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The Morning Briefing: Political moves in global oil industry

Posting in Energy

The Morning Briefing rounds up major headlines concerning global business. Today, we take a look at political spats in the oil industry.

"The Morning Briefing" is SmartPlanet's daily roundup of must-read stories from around the web. This morning we're reading about political shakeups in the oil industry and exploring how recent U.S sanctions have moved the game pieces.

1.) Oil price hikes bring Big 3 producers under scrutiny. As oil prices rise across the globe and tensions over Iran's oil supplies mount, Shell, Chevron, Total and Eastern Petroleum increased the prices of both unleaded and regular petrol this week. Diesel and kerosene prices have also been affected. Rising distillate and cooking gas prices have become the catalyst for U.S transport sector strikes and for some governments to step in and audit oil firm accounts due to profiteering allegations.

2.) Russia's stocks fluctuate as oil trading reaches an eight-month high. The world's largest oil producer saw supplies trading at peak prices due to speculative investors predicting that current political tension concerning stock from Iran will tighten future supplies. Prices increased 4.2 percent to $102.96 per barrel in New York yesterday, the highest closing level since May last year -- before sliding 0.4 percent to $102.56 a barrel today.

3.) Oil company Sinopec agrees $2.2bn U.S deal on shale. Chinese firm Sinopec has clinched a deal with Devon Energy that allows it access to shale deposits in U.S territory. Five new shale projects are planned, including an expected 125 wells to be drilled this year. Per the terms of the agreement, Sinopec will receive a one-third stake in the projects. Although China contains some of the largest shale deposits currently known, the country's rapid economic growth has created the requirement to purchase additional energy sources internationally.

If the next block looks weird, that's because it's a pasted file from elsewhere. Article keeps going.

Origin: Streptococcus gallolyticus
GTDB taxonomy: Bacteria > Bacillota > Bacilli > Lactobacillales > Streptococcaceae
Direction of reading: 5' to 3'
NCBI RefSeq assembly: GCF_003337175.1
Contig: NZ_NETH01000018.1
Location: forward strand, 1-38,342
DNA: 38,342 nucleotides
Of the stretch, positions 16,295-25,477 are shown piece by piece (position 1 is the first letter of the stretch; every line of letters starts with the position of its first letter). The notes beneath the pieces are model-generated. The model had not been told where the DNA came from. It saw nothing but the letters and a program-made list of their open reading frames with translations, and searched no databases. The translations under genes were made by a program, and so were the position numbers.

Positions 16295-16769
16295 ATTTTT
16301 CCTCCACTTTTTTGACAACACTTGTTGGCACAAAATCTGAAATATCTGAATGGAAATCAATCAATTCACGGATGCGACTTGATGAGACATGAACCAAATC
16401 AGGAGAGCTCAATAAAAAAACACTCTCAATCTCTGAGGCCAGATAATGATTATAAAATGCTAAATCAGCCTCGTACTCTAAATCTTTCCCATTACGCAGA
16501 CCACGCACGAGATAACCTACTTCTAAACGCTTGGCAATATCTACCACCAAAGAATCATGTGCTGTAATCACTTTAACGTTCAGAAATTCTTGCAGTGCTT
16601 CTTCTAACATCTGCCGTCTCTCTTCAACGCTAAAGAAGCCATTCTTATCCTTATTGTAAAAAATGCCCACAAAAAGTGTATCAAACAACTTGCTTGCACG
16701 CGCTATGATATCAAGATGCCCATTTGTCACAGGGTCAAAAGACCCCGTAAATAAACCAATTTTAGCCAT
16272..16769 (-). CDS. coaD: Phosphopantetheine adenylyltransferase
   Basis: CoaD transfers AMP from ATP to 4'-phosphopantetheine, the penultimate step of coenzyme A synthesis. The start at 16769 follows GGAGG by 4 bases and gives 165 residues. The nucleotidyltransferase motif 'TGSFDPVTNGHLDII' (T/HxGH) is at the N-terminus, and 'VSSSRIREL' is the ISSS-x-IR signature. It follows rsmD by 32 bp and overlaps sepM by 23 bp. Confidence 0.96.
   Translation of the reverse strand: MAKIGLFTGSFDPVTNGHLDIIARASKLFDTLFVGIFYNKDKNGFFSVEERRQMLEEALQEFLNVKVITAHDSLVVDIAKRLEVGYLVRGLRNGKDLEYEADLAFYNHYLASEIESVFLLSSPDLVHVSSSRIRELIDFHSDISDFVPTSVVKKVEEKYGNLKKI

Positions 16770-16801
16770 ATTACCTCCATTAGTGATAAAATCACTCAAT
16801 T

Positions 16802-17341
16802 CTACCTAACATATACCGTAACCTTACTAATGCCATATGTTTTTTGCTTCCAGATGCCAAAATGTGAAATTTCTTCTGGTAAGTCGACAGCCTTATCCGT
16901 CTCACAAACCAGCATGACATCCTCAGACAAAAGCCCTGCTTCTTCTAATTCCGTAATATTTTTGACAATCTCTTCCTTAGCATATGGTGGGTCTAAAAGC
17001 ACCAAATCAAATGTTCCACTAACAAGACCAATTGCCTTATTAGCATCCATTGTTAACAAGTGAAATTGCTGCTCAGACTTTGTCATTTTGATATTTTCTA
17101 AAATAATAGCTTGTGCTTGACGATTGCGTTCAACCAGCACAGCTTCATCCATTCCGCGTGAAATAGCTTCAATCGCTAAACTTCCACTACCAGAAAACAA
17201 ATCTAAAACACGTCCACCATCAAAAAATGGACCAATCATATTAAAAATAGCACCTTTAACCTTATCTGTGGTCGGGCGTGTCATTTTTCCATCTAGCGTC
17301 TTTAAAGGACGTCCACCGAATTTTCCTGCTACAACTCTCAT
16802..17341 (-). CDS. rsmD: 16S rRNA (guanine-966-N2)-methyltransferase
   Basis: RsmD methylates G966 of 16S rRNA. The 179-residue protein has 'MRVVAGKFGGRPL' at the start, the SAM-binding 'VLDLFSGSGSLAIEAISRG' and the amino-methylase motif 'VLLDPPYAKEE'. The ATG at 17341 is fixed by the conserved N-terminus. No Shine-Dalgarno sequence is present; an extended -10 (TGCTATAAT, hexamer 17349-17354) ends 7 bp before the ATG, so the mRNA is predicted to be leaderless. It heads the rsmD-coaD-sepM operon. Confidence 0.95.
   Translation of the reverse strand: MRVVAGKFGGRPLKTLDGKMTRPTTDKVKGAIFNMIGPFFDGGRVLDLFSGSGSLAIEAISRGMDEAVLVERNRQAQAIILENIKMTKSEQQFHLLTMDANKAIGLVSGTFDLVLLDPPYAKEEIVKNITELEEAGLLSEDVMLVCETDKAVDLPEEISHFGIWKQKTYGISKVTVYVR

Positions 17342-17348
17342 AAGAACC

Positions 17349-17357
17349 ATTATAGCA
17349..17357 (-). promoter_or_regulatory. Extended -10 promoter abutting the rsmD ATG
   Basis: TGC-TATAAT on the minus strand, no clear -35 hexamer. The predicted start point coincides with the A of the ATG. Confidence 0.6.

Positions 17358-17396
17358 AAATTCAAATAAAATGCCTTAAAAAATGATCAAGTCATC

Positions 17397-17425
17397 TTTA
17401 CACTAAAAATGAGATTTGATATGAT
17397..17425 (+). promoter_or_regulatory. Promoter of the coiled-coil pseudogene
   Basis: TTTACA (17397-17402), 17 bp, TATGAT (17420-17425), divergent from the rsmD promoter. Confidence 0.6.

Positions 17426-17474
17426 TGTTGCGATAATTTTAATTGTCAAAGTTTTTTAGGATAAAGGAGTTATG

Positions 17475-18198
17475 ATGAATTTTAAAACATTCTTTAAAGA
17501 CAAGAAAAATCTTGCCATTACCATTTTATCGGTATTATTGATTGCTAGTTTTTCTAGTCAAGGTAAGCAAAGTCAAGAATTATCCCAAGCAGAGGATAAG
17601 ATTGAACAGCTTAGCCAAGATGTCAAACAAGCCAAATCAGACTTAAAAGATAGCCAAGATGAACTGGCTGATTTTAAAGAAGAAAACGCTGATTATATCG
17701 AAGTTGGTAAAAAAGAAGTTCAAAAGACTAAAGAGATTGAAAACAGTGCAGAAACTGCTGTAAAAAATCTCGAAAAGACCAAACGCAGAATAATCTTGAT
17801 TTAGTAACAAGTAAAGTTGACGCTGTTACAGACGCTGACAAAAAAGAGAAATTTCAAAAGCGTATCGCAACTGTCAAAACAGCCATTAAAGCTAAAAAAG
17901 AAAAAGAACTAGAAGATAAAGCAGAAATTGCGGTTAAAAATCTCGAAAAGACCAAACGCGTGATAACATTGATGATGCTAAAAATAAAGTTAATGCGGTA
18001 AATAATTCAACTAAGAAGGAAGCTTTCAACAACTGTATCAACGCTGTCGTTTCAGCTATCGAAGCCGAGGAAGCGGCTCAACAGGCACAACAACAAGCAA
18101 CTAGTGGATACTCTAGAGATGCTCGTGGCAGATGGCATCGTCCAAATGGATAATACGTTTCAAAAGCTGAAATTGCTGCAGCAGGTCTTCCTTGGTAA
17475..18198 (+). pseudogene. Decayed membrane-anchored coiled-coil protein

4.) South Korea eyes alternatives to Iran oil reserves. South Korea is seeking a waiver in the same manner as Turkey from tough new U.S sanctions that could disrupt oil shipments from Iran. Approximately 10 percent of its crude oil purchases will be bought from Iran this year, increasing marginally from last year's purchase behaviour. Potential replacements are being considered. (Currently, 200,000 barrels per day are imported from Iran.) U.S. president Barack Obama recently signed into law new sanctions that could prevent refiners from paying for Iran's oil. Meanwhile, the European Union is considering measures that would ban its member countries from importing the natural reserves.

5.) Norwegian oil firm Statoil discovers oil resources in the North Sea. Oil deposits have been discovered close to the Gullfaks South field in the North Sea, according to the Norwegian Petroleum Directorate. The size of the field is approximately between 0.3 and 1.1 million cubic metres, according to preliminary research. Statoil estimates the discovered volume is between 1.9 and 6.9 million barrels.

Photo: Tim Vollmer/Flickr

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Charlie Osborne

Contributing Editor

Charlie Osborne is a freelance journalist and photographer based in London. In addition to SmartPlanet, she also writes for business technology website ZDNet and consumer technology site CNET. She holds a degree in medical anthropology from the University of Kent. Follow her on Twitter. Disclosure